State of Connecticut Workers' Compensation Commission, John A. Mastropietro, Chairman
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Kelley v. Venezia Transport Services

CASE NO. 4184 CRB-2-00-2

COMPENSATION REVIEW BOARD

WORKERS’ COMPENSATION COMMISSION

MARCH 8, 2001

NORMAN L. KELLEY

CLAIMANT-APPELLANT

v.

VENEZIA TRANSPORT SERVICES

EMPLOYER

and

ORION SPECIALTY SECURITY INSURANCE COMPANY OF HARTFORD

INSURER

RESPONDENTS-APPELLEES

APPEARANCES:

The claimant was represented by Melissa M. Olsen, Esq., Embry & Neusner, 118 Poquonnock Road, P. O. Box 1409, Groton, CT 06340-1409.

The respondents were represented by David Davis, Esq., McGann, Bartlett & Brown, 281 Hartford Turnpike, Suite 401, Vernon, CT 06066.

This Petition for Review from the February 1, 2000 Ruling on Motion to Preclude Defense by the Commissioner acting for the Second District was heard September 15, 2000 before a Compensation Review Board panel consisting of the Commission Chairman John A. Mastropietro and Commissioners Robin L. Wilson and Leonard S. Paoletta.

OPINION

JOHN A. MASTROPIETRO, CHAIRMAN. The claimant has petitioned for review from a February 1, 2000 Ruling on Motion to Preclude Defense that was issued by the Commissioner acting for the Second District. He contends on appeal that the trier erroneously denied his motion because he incorrectly concluded that this Commission lacks subject matter jurisdiction over the instant claim. We find no error, and affirm the trial commissioner’s decision.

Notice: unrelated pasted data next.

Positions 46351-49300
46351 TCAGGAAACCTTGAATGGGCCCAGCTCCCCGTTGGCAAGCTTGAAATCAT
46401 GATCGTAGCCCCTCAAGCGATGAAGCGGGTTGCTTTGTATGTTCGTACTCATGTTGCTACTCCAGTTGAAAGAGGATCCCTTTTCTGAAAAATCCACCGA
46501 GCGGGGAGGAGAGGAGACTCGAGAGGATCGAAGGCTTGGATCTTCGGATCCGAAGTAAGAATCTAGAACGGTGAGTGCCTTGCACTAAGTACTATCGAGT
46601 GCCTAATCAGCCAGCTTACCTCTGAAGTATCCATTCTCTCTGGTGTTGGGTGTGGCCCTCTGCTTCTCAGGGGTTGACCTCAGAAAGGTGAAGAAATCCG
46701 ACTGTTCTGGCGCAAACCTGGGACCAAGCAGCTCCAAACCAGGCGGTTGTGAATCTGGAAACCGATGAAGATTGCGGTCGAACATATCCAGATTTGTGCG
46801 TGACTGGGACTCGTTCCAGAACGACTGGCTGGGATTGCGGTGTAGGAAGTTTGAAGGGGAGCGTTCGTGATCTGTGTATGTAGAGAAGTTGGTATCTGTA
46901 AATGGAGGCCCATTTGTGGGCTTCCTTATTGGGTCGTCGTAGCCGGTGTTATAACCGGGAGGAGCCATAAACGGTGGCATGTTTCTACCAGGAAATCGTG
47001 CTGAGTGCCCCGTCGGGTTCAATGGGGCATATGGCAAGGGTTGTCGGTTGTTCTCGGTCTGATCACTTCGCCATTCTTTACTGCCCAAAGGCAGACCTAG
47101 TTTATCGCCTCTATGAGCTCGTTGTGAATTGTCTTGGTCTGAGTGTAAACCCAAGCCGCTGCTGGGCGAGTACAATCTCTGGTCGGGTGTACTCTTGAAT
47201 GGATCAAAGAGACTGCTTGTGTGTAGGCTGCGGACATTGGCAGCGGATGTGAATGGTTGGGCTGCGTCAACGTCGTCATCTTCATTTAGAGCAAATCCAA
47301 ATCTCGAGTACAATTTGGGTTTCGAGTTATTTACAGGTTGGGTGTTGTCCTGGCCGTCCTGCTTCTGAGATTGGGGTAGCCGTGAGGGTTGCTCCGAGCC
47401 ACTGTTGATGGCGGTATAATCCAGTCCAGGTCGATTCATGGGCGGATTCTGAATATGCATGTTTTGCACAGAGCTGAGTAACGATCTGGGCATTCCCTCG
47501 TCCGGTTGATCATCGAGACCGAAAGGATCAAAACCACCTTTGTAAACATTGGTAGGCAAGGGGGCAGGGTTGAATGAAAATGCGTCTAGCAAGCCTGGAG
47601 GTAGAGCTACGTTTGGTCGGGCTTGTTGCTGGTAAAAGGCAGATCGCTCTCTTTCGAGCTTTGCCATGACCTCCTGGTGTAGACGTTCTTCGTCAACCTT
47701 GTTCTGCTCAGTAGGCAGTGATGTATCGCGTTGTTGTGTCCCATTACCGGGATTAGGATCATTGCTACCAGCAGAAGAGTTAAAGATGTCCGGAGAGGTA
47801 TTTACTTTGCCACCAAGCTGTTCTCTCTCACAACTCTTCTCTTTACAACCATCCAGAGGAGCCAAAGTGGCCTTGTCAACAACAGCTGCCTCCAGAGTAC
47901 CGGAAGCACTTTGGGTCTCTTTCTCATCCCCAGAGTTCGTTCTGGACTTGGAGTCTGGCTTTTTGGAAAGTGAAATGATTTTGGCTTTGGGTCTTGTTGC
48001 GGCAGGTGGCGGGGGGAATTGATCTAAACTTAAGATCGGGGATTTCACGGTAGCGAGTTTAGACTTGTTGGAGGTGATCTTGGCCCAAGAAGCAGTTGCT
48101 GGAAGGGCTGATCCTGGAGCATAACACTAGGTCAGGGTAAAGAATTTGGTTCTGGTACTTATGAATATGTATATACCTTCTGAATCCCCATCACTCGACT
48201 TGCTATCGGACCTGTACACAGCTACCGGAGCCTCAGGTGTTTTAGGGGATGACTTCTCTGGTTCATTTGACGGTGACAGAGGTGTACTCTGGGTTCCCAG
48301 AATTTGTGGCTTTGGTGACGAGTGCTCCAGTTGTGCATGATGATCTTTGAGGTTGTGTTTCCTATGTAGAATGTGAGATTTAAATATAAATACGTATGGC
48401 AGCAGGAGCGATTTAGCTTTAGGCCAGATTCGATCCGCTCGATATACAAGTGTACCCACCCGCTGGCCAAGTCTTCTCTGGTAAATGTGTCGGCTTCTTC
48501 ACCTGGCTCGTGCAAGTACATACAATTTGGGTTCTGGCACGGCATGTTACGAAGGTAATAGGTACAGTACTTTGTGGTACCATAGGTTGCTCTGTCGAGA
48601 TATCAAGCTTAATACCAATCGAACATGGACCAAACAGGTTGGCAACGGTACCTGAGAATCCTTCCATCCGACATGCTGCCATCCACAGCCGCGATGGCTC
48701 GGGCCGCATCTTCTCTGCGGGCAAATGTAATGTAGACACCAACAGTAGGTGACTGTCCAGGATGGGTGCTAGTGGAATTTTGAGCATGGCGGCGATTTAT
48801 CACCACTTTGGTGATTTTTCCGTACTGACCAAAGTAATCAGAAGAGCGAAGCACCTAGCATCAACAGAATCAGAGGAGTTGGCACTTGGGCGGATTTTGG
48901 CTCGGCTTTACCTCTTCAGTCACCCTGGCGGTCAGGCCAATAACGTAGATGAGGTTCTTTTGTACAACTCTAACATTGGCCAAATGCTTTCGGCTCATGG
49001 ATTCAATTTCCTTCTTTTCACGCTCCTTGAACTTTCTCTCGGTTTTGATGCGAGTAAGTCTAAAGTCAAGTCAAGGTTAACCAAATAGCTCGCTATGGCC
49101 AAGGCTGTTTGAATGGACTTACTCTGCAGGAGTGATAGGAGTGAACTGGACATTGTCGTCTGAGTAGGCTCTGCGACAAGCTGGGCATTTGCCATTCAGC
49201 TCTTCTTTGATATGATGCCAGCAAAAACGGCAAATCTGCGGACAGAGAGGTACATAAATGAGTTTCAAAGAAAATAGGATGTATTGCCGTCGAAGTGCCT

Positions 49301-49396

The claimant is a longtime resident of Pawcatuck, Connecticut. The trier found that he was working as a truck driver in 1990 when he contacted the respondent Venezia Transport Services (Venezia), a trucking company located in Limerick, Pennsylvania, to inquire about employment prospects. His application was initially rejected because he did not have ten years of steady work experience. In June 1991, however, the respondent mailed an employment application to his home, and the claimant submitted that application. Shortly afterward, he called Venezia to check on his status, and was told that he would be hired pending a physical examination, a drug test, and his participation in two days of orientation. The claimant testified that when he left Connecticut for the respondent’s Pennsylvania headquarters, he had already quit his job with a previous employer, but had not yet formally been hired by the respondent. Once he arrived, the claimant passed his tests and completed orientation. He was then told that he was officially hired, and he filled out a wage withholding statement.

Venezia commenced its use of the claimant’s services on June 24, 1991, when he began hauling freight throughout the eastern part of the United States in a company-owned truck. He estimated that ten to fifteen percent of his subsequent work time was spent in Connecticut, though he did park the truck at his home in Pawcatuck on weekends, and maintained a Connecticut driver’s license. The company mailed him his paychecks, and occasionally sent notices and work orders to his home. However, all of his job assignments originated from Venezia’s dispatcher in Pennsylvania. The claimant underwent physical examinations at the Limerick office in 1993 and 1995, and also submitted to random drug tests there.